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July 5, 2012
It's official. Former Georgia running back Isaiah Crowell's next stop will be FCS member Alabama State.
Hornets head coach Reggie Barlow confirmed in a telephone interview with UGASports Thursday afternoon that the former five-star performer from Carver-Columbus has been admitted into school.
"I talked with Mrs. Debbie, Isaiah's mom, and I really wanted to get clearance from them to be able to go ahead and say that it was a go. She's given me permission to do that," Barlow said. "He's been admitted and will start our second session of summer school on Monday."
Crowell, who was dismissed by Bulldog coach Mark Richt on Friday following his arrest on a trio of gun charges, visited Alabama State on Tuesday along with his parents.
Barlow said Crowell - who will be eligible to play immediately this fall - is looking forward to having a fresh start and that his pending legal issues would not keep him from becoming an immediate part of the team.
"As we were showing him around that's one of the things I heard him whispering to his mom, 'man, a new beginning,'" Barlow said. "I imagine he's got the thought process of having the opportunity to restore his name, his credibility and all that."
Another factor that Barlow said played in his program's favor is the fact Alabama State has had success with "wayward" players before, pointing to current Seattle Seahawk quarterback Tavarres Jackson and Nigel Carr, who recently signed a rookie free agent contract with Baltimore.
"I think that's something that might have stuck with Isaiah. We've had other kids transfer here before from whatever situation," said Barlow. "We talked about our ability to get guys here, to get them into a structured situation. Of course, he had that structure at Georgia, but knowing that he would be able to come into another situation that's structured ? I think he's definitely looking at this as a new beginning."
Crowell - who rushed for 850 yards and five touchdowns last year for Georgia - could not immediately be reached for comment.
Barlow said his team's initial interest in Crowell actually came from his own players.
"Normally, on the FCS level, when there's a guy who's been released, naturally, you see it and you get information on it," Barlow said. "With Isaiah's situation, actually it was guys on our team who had been following it and watching it and they mentioned it to me. He's from Georgia, has a lot of contacts and knows a lot of people. "So, once we got the official paperwork, his release and that stuff, we were aggressive in trying to get a conversation with him. We had conversations out of high school. Of course, we knew we didn't have a shot at him, but we try and tell high school coaches who coach these elite guys that you never know what might happen. So, we introduce ourselves and if something changes over the course of four years, we have an opportunity. That's basically what it came down to."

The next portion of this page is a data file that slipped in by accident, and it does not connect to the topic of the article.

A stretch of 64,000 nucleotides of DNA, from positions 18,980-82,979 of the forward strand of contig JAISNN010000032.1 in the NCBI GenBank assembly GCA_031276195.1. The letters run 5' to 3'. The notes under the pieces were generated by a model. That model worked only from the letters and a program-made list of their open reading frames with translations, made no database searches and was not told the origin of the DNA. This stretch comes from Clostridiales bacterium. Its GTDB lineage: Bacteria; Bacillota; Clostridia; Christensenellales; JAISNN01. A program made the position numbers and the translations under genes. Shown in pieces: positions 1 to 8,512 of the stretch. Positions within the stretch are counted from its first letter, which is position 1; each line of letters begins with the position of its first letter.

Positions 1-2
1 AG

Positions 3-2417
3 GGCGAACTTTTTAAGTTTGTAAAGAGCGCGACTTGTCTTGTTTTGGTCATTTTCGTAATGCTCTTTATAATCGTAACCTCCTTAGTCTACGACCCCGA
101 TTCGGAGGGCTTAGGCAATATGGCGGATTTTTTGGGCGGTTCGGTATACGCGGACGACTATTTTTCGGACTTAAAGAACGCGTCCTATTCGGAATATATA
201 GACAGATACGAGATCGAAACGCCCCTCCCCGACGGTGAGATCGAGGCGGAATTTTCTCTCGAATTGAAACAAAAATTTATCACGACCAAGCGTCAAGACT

Once Crowell and his family made it to campus, that's when Barlow went to work trying to convince the former member of the SEC All-Freshman team to give the Hornets serious consideration.
"With myself and Coach (Craig) Payne, our Director of Football Operations, we kind of made Ms. Debbie (Crowell) feel comfortable, Isaiah feel comfortable, and of course his dad," Barlow said. "But also, our facilities at this level are really second to none. We've got a brand new football complex (30,000 square feet) that is only a year old, with all the bells and whistles and a really good weight-room facility. Our practice field is outstanding and we've got a brand new stadium that's being built, so all that stuff is intact. Of course, Isaiah played at Georgia and experienced it all, but I think he was happy to see that we had nice stuff too, although I don't think that was exactly what turned it for him."
Barlow said he has yet to speak with Richt regarding Crowell, but added ASU athletic director Stacy Danley had several conversations with Bulldog assistant coach Rodney Garner. Danley and Garner were former teammates at Auburn.
"Mr. Danley had a lot of conversations with people over at Georgia as far as what kind of kid Isaiah has been over there and the type of family he comes from," Barlow said.
But Barlow said he made it clear to Crowell that he'll receive no special treatment and will be expected to adhere to all the rules of the ASU program.
That includes taking part in a number of community service projects organized by the University.
"One of the things we did talk about with him is when you are trying to instill or regain your credibility, there's going to be some things that you're going to be asked to do in the community so that people understand that you are not a bad guy. Of course, he's going to be expected to follow team rules," Barlow said. "Our setup is a little different than Georgia, in that we probably don't have the dorms, the luxury apartment styles and that, but as far as the rules, the regulations as far as the team, being on time, going to class, doing your community service stuff, that's basically it and being an example for some younger guys who may sway away. We can say here's what can happen if you do the wrong thing."